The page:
Etymology Usage

For “instance”

Q: I read your post on “incident” vs. “incidence,” and it made me curious about whether “instance” is related? All three words seem to have a lot in common.

A: Like “incident” and “incidence,” the word “instance” was borrowed from French and ultimately comes from Latin.  But “instance” is derived from a different Latin root. Here’s the story.

When “instance” first showed up in English in the 14th century, it referred to urgent pressure exerted in trying to get someone to do something.

That’s understandable, since the French instance then meant, among other things, eagerness, anxiety, and solicitation, according to the Oxford English Dictionary.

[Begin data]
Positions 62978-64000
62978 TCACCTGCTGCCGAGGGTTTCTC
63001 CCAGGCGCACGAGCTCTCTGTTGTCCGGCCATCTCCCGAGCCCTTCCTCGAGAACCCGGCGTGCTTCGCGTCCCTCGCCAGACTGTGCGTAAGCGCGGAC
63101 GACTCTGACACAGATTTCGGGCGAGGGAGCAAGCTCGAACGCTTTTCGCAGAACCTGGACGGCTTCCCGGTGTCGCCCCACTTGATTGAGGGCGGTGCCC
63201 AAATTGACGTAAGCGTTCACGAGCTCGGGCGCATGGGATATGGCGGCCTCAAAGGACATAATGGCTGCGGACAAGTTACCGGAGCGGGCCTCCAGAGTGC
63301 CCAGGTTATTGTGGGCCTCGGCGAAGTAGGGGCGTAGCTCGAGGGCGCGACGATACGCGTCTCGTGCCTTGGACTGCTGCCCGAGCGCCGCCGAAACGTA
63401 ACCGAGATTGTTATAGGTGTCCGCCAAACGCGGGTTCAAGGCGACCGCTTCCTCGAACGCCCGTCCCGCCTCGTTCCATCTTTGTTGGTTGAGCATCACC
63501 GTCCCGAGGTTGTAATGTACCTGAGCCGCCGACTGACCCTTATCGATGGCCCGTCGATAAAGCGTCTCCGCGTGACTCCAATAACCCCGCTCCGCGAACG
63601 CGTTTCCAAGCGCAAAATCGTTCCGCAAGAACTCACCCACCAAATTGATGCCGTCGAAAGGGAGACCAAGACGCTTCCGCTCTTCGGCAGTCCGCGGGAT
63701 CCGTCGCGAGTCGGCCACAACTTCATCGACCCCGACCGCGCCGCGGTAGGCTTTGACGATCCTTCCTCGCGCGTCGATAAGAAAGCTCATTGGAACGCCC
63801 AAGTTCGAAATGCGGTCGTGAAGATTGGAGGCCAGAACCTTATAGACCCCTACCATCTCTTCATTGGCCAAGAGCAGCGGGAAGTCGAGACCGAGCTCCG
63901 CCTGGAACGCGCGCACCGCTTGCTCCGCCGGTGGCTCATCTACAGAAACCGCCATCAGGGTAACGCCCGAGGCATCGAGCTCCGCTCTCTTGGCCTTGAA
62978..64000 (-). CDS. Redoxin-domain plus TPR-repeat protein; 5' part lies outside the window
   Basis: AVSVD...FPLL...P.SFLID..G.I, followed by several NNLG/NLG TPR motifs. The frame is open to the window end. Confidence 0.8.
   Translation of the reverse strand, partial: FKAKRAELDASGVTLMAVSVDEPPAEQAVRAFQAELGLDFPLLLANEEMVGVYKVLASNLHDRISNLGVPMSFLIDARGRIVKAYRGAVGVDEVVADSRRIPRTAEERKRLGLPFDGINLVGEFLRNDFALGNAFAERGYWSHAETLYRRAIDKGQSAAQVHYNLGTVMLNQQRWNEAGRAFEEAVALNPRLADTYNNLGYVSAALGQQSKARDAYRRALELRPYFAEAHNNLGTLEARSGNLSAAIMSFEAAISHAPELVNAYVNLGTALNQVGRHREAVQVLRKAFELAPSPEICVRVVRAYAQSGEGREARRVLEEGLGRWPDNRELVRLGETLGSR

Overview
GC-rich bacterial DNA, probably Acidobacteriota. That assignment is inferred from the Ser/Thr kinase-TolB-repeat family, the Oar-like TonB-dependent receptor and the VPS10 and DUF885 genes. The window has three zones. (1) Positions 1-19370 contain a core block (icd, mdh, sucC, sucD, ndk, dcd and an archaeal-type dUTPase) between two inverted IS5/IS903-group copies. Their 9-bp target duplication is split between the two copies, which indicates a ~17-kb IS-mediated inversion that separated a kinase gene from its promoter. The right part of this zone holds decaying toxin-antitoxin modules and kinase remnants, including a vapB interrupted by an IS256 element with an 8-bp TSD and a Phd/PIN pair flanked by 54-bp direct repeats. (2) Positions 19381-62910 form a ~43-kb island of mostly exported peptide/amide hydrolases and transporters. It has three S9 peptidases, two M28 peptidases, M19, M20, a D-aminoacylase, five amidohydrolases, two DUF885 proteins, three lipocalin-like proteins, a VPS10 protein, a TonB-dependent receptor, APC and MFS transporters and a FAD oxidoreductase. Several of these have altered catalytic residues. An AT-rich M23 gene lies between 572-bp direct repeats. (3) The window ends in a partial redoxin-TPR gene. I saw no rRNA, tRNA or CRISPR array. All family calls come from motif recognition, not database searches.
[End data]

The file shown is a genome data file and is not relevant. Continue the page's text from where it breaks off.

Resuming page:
The OED’s first citation for this sense of the word (circa 1340) is from a Middle English treatise by the religious writer Richard Rolle: “At the prayere and instaunce of other.” (The “th” in “the” and “other” was represented by a runic letter called a thorn.)

Although this urgent sense of the word is now considered obsolete, we do have a similar sense: instigation, urging, or request. Example: “I’m writing you at the instance of my client.”

Over the years, “instance” has taken on a lot of other meanings: an occurrence, a fact used to make a point, the present time, and so on.

The word “instance” is ultimately derived from the Latin instantia (presence or urgency), while “incident” and “incidence” come from the Latin incidere (to fall into, fall upon, happen).

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